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6 of 11 people found the following review helpful
5.0 out of 5 stars Reviews for re.press (publisher) website, 3 Sep 2008
By 
Paul Ashton - See all my reviews
(REAL NAME)   
This review is from: Cyclonopedia: Complicity with Anonymous Materials (Anomaly) (Paperback)
`Incomparable. Post-genre horror, apocalypse theology and the philosophy of oil, crossbred into a new and necessary codex.' (China Miéville, author of Perdido Street Station and The Scar)

`Reading Negarestani is like being converted to Islam by Salvador Dali.' (Graham Harman, author of Guerrilla Metaphysics: Phenomenology and the Carpentry of Things)

`It is rare when a mind has the courage to take our precious pre-conceptions of history, geography and language and turn them all upside down, into a living cauldron, where ideas and spaces become alive with fluidity and movement and breathe again with imagination and wonder. In this great novel by Reza Negarestani, we are taken on a journey that predates language and post dates history. It is all at once apocalyptic and a beautiful explosive birth of a wholly original perception and meditation on what exactly is this stuff we call "knowledge".' (E. Elias Merhige, director of Begotten and Shadow of the Vampire)

`This brilliant and exhilarating work is a forensic journey across the surface territories of the Middle East and into the depth of its sub-terrain. The earth is produced as a living artifact, gutted and hollowed out by nomadic war tactics, the practices of extreme archaeology and the logic of petroleum extraction. Inventing a radical new language and reconceptualizing the relationship between religion, geology, and ways of war, Reza Negarestani philosophically ungrounds thus the very grounds of contemporary middle-east politics.' (Eyal Weizman, author of Hollow Land)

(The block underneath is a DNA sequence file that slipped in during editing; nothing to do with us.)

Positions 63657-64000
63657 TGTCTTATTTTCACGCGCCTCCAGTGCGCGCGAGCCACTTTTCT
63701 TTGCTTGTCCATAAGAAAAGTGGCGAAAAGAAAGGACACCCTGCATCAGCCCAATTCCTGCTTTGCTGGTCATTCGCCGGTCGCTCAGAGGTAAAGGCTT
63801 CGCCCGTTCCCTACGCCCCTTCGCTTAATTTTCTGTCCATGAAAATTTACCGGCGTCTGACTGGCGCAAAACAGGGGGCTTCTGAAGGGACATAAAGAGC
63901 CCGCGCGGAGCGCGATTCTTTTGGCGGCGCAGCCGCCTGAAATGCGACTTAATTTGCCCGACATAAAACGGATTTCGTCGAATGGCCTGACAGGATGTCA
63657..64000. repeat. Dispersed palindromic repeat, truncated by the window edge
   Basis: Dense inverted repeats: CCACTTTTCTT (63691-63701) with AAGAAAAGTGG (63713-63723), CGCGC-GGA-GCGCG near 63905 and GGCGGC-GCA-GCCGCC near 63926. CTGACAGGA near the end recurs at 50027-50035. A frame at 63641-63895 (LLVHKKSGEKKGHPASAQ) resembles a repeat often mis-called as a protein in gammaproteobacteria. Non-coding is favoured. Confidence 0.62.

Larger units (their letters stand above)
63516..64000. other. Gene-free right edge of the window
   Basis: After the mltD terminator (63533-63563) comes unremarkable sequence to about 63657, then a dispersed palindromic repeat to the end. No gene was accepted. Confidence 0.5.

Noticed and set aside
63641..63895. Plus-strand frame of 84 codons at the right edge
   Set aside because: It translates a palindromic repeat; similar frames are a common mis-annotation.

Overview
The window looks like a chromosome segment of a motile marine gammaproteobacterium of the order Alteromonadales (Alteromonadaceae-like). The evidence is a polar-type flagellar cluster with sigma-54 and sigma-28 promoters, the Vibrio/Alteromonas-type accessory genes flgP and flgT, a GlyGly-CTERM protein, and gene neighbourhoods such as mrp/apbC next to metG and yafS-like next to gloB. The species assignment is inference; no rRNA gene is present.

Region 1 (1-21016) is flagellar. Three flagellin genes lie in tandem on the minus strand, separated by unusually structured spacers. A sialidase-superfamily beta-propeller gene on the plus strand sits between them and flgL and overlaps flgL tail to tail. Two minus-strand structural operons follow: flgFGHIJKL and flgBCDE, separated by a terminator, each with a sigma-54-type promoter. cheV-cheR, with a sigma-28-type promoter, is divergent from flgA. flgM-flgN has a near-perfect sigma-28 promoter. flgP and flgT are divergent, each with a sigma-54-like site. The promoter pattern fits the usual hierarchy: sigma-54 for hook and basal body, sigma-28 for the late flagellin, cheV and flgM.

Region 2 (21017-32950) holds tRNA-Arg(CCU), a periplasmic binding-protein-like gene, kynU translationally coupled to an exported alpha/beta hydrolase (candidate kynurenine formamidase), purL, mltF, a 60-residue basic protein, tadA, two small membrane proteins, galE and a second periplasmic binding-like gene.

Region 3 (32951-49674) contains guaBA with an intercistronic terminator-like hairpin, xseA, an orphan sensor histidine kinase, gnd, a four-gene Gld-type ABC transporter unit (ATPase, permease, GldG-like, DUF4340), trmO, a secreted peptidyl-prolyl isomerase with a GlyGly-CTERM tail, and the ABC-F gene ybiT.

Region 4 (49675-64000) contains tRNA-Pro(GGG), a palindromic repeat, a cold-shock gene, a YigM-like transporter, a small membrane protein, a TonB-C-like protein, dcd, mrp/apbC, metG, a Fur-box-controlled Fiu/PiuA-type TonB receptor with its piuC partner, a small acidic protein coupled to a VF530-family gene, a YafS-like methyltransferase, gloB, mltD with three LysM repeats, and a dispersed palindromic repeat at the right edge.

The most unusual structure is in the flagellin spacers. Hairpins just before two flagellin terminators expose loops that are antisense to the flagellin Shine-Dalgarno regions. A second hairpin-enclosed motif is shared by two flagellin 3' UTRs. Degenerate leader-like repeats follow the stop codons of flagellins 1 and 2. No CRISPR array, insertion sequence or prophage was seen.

`Cyclonopedia is an extraordinary tract, an uncategorizable hybrid of philosophical fiction, heretical theology, aberrant demonology and renegade archaeology. It aligns conceptual stringency with exacting esotericism, and through its sacrilegious formulae, geopolitical epilepsy is scried as in an obsidian mirror.' (Ray Brassier, author of Nihil Unbound: Enlightenment and Extinction)